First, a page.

Divorce lawyer David Pisarra looks at the universal reasons why people stay with abusive partners.
As a divorce lawyer who focuses on men in divorce and child custody cases, often times the men I represent are incapable of seeing that they are in abusive relationships. They just know that they “can’t take it anymore.” They started the relationship with the best of intentions, to find someone nice, settle down, have a family, and lead a quiet life.
But as in all relationships, problems crop up and the love of their life begins finding fault where before there was acceptance. The fault finding goes from “you did a thing I don’t like” to “you’re a bad person,” and eventually this type of behavior can escalate into greater power plays. Control over the finances, control over which set of friends to associate with, control over how the children will be disciplined—these are all difficult areas in which to see abuse, because in any healthy partnership or relationship responsibility and control must be shared.
Men have a particularly hard time seeing when they are giving up too much responsibility, because they frequently labor under the belief that their role is limited to being the provider to the family. They sometimes lack the perspective of seeing that their contributions to childrearing extend to emotional development as well.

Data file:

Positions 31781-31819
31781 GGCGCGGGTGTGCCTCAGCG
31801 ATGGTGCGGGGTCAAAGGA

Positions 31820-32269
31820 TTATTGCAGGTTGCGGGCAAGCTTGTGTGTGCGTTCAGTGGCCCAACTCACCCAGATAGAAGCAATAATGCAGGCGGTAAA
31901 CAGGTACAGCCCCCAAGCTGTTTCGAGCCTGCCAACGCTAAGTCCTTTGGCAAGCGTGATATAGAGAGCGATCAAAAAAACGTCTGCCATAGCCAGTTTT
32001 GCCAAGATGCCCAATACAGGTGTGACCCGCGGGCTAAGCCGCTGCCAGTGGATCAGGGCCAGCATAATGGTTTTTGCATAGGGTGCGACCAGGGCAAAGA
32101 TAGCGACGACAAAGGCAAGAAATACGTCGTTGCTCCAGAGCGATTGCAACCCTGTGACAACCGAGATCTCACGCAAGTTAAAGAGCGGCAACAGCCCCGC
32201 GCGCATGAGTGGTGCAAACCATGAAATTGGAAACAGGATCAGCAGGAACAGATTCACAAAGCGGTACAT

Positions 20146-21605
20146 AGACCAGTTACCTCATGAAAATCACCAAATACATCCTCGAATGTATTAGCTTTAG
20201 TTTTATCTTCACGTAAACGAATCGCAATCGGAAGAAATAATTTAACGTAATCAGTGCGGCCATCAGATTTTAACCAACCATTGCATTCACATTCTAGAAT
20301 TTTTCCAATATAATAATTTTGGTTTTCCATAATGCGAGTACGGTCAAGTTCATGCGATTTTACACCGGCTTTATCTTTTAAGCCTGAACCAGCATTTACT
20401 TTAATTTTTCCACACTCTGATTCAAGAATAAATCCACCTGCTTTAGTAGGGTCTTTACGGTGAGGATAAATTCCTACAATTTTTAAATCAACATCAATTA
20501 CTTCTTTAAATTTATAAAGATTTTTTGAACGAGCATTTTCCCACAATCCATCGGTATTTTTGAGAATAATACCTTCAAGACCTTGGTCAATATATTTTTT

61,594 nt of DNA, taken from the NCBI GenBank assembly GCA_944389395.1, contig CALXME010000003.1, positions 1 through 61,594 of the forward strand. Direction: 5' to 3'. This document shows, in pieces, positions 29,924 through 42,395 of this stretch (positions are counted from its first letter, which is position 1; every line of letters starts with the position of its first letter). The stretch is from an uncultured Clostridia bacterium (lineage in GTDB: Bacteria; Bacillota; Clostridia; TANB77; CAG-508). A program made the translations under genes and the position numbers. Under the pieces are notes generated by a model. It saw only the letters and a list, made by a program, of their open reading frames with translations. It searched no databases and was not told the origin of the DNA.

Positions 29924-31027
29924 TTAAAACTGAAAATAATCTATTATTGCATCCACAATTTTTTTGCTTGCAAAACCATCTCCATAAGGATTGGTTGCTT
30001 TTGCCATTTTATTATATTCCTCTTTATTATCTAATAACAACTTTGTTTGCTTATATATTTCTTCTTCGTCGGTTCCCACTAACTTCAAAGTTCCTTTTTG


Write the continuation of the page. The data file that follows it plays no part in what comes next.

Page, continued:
Men who are in relationships also have trouble seeing that they are being abused, because they are conditioned from the time they are little boys to be tough, to minimize their fears, and to play a role that is based on a false construct of self-sacrifice as the “right thing to do.”
Domestic violence or abuse is about control. It has as many faces as there are people. Why it happens, who it happens to, and how to prevent or stop it are all very difficult issues to discuss, especially for men, who have so much of their self image imposed upon them by societal roles popularized in the media.
So when a relationship does turn physically violent, why does a man stay? Interestingly, he stays for the same 13 reasons a woman does.
Fear: Fear of being alone, fear of losing their children, fear of being hurt in the process of leaving. Men are just as capable of being afraid of the unknown, single life as women. Fathers love their children and don’t want to be relegated to every other weekend and a Wednesday night pizza dinner, so they stay just to see their kids more. Men can also be hurt or killed when they try to leave abusive relationships—we’ll never know for sure, but that may be part of what triggered the murder of Travis Alexander.
Children: Men are often scared that they’ll never see their children again if they leave. The threat “I’ll never let you see them again,” is uttered in many a divorce and child custody case. Those words constitute abuse, and the abuser will often use the children as pawns by threatening to take them away if the father attempts to leave.
Promises of Reform: False belief in the ability to reform and stop abusive behavior is a common problem for men. They want to believe that a person can change without help—it’s part of the pull yourself up by your bootstraps mentality we all grow up with—but the truth is that without professional intervention, change is hard for everyone.